I’m Leif Isaksen, one of Graeme, Simon and Dragana’s colleagues in the University of Southampton Archaeology Department. This week the MOOC has been thinking about the Mediterranean as a sea of connections between ancient harbours and settlements, and the importance of Portus as a hub within it. This level of interconnectivity had an enormous impact on the lives and culture of the people who lived within and beyond the borders of the Empire. Where once exposure to new people, products and ideas had been comparatively difficult, it soon became difficult to avoid the barrage.
Along with archaeology I am also interested in Web Science – the study of the World Wide Web – which has of course become our own sea of connections, and one that is rapidly changing our own world. Just a few years ago the only way most people could learn about a place like Portus was to go to the library or bookshop and hope they had a book about it. In particular I want to increase links between the many online resources that offer us information about Portus and any other place in the ancient world. Some of these resources are created by professional or academic archaeologists, classicists and historians, while others are produced by people – perhaps like you – who simply have a passion for the past and are keen to contribute.
The Pelagios project (pelagios is ancient Greek for ‘sea-like’), led by the University of Southampton, along with the Open University, the Austrian Institute for Technology, and with a growing list of more than 40 international partners, does just that. It uses a technological approach called Linked Open Data that allows us to hyperlink references to ancient places in maps, texts and images to many other such references. Much like Portus, it doesn’t replace the network, but facilitates its growth and the flow of information throughout it, allowing us to find out much more than we could on any individual webpage or simply by typing a query into Google.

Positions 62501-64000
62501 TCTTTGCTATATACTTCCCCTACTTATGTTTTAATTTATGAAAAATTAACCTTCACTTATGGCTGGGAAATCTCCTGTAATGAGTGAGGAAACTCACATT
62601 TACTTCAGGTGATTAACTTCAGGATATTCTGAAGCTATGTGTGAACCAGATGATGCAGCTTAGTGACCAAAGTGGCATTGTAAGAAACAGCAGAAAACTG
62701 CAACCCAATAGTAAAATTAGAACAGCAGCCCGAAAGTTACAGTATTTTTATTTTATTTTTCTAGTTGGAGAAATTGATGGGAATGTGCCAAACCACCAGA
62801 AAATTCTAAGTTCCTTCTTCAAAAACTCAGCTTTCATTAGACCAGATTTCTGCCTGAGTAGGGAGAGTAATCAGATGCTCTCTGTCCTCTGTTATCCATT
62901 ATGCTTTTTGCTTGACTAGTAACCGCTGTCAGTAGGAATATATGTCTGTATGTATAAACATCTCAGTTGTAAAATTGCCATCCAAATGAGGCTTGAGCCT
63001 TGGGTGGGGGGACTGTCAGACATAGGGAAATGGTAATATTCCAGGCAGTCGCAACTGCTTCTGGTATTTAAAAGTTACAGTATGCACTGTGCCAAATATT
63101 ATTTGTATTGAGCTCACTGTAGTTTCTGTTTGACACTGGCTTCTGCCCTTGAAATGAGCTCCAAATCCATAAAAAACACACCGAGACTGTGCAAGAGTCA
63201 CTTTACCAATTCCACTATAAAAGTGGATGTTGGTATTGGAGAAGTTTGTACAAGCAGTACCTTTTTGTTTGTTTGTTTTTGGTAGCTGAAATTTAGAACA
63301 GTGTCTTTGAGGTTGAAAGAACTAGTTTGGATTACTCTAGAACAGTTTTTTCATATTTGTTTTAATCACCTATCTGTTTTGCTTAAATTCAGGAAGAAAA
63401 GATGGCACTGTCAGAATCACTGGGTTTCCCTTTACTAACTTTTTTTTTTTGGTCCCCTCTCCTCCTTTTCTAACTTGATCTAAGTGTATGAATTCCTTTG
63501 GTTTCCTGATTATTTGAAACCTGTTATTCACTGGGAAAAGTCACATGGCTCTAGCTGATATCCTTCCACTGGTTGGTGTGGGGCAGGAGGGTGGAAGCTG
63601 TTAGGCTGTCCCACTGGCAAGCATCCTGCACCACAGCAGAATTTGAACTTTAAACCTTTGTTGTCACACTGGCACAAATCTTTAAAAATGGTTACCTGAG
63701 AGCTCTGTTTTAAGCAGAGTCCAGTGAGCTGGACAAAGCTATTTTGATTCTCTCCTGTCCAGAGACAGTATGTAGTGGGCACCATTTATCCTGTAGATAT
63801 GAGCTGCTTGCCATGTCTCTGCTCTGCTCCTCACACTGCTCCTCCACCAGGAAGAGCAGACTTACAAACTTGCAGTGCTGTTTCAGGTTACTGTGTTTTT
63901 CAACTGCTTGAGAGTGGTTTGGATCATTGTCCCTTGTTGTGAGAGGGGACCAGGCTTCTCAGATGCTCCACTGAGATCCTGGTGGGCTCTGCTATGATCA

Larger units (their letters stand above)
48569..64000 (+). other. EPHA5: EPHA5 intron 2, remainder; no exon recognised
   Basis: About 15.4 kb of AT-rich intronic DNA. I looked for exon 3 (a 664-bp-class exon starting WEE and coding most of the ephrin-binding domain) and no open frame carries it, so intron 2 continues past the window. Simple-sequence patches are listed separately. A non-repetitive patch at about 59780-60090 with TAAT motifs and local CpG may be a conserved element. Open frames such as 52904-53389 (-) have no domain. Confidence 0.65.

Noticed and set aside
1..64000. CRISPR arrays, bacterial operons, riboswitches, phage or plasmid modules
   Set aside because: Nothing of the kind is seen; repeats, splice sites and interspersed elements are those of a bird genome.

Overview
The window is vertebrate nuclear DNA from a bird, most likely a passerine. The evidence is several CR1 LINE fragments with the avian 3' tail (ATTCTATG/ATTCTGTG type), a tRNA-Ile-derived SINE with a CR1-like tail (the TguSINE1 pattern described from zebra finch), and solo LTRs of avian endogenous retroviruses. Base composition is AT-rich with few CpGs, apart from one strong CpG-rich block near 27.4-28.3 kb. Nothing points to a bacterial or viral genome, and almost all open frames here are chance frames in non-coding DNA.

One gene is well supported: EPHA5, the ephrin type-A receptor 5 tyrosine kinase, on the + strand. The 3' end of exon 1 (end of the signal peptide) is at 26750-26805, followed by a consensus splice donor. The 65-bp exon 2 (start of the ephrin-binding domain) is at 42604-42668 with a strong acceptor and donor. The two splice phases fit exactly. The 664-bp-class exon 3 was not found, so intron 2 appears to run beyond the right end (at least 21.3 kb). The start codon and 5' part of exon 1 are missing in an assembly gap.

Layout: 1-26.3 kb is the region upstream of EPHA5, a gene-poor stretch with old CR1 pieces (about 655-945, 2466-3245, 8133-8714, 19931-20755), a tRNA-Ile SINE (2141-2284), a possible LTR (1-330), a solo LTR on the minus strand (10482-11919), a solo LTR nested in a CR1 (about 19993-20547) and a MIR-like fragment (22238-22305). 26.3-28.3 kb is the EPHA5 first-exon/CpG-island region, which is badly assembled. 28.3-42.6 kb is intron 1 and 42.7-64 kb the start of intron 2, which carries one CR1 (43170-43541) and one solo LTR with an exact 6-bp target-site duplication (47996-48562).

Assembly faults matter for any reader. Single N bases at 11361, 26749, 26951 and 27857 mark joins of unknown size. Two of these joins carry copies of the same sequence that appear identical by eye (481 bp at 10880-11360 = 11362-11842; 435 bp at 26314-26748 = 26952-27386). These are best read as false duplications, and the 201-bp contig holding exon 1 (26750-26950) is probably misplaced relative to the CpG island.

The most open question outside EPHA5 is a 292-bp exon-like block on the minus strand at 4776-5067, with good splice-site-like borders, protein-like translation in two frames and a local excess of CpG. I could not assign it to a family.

The map at the link above shows one example of what we can do with all these links (it’s best to view it using an up-to-date browser like Chrome, Safari or Firefox). You can see straight away where much of the knowledge that we have about the ancient world comes from. If you zoom in closer you will begin to see much more detail, and if you click on one of the places in it you will get a pop-up Balloon that tells you about that place and gives you a link to resources about it. Try following the links and see what you can discover.
Pelagios is a continual and collaborative work-in-progress, so new content and new functionality is being added all the time. Our current goal is to introduce place references from all the extant maps and geographic descriptions from antiquity so that we can learn more about what the Romans and Greeks thought their world looked like (which may have been quite different from the way we picture it). You can follow our progress, find out more and leave your comments on the Pelagios blog. We hope to see you there!